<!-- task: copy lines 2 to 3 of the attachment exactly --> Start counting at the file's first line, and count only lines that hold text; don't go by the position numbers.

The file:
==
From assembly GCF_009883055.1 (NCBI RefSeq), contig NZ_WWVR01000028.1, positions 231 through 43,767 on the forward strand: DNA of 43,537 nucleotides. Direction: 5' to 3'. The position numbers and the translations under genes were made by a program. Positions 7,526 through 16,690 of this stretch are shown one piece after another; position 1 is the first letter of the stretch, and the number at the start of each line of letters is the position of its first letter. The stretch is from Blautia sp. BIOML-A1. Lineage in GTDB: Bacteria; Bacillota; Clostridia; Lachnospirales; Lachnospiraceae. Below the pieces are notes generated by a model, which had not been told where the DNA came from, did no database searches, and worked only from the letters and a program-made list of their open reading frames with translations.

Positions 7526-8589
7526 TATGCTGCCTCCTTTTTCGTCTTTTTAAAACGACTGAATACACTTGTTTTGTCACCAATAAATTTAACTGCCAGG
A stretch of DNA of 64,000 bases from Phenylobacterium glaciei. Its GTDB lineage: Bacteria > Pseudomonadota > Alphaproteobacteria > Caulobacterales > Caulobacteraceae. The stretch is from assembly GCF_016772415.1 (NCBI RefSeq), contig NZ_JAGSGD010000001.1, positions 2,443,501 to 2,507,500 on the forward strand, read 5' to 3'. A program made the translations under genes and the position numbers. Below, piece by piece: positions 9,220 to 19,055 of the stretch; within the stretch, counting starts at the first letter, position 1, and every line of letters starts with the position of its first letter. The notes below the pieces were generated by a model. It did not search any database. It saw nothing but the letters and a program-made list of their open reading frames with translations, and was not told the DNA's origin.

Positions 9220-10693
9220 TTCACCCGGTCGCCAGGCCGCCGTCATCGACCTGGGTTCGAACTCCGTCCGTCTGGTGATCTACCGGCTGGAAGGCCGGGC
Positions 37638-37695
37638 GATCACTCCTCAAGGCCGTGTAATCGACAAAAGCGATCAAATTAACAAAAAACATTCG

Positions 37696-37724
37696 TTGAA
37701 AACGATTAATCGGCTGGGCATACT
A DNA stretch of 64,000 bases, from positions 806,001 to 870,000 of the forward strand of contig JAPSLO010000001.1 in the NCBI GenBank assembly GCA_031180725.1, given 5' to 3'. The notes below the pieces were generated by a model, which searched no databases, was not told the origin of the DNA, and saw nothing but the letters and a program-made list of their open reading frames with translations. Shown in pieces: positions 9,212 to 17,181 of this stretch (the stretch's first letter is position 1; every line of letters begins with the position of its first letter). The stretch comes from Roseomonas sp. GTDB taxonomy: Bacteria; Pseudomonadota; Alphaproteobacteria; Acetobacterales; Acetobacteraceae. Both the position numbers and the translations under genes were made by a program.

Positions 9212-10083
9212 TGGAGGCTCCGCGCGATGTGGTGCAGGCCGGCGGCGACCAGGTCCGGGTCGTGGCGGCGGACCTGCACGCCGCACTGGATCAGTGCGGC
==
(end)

Positions 7526-8589
7526 TATGCTGCCTCCTTTTTCGTCTTTTTAAAACGACTGAATACACTTGTTTTGTCACCAATAAATTTAACTGCCAGG